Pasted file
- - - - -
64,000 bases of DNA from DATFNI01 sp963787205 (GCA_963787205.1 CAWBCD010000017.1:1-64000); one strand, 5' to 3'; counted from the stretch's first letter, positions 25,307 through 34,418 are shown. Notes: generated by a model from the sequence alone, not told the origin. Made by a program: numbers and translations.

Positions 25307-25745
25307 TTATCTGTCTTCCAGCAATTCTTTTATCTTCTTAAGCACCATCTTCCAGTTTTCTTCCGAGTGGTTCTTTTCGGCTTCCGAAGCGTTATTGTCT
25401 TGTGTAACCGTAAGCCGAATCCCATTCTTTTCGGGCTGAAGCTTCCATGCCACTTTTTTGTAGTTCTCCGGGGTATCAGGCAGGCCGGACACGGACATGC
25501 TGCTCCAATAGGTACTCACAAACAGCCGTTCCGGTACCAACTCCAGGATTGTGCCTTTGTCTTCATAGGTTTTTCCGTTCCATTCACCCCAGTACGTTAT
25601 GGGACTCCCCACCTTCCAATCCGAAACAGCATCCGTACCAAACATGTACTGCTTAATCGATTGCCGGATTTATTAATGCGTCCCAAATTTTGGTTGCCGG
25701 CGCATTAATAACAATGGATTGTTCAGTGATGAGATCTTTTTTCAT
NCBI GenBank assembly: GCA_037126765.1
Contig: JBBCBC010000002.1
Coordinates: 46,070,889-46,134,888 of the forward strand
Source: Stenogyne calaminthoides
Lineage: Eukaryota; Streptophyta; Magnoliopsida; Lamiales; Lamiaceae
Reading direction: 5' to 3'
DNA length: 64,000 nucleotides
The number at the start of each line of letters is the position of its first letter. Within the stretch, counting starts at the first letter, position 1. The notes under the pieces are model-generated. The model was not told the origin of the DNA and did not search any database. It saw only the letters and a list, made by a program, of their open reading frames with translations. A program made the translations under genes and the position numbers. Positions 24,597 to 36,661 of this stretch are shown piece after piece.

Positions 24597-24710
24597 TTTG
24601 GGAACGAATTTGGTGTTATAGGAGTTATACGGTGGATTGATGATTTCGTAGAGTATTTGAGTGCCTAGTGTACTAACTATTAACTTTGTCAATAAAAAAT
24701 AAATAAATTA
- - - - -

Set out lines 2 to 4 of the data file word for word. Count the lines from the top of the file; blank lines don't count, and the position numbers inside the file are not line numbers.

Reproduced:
Positions 25307-25745
25307 TTATCTGTCTTCCAGCAATTCTTTTATCTTCTTAAGCACCATCTTCCAGTTTTCTTCCGAGTGGTTCTTTTCGGCTTCCGAAGCGTTATTGTCT
25401 TGTGTAACCGTAAGCCGAATCCCATTCTTTTCGGGCTGAAGCTTCCATGCCACTTTTTTGTAGTTCTCCGGGGTATCAGGCAGGCCGGACACGGACATGC